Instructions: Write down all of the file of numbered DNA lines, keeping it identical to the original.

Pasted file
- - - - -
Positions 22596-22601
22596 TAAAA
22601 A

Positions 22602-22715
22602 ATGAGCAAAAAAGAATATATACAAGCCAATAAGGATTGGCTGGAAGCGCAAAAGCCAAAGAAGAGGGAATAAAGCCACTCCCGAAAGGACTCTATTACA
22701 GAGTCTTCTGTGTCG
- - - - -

Positions 22596-22601
22596 TAAAA
22601 A

Positions 22602-22715
22602 ATGAGCAAAAAAGAATATATACAAGCCAATAAGGATTGGCTGGAAGCGCAAAAGCCAAAGAAGAGGGAATAAAGCCACTCCCGAAAGGACTCTATTACA
22701 GAGTCTTCTGTGTCG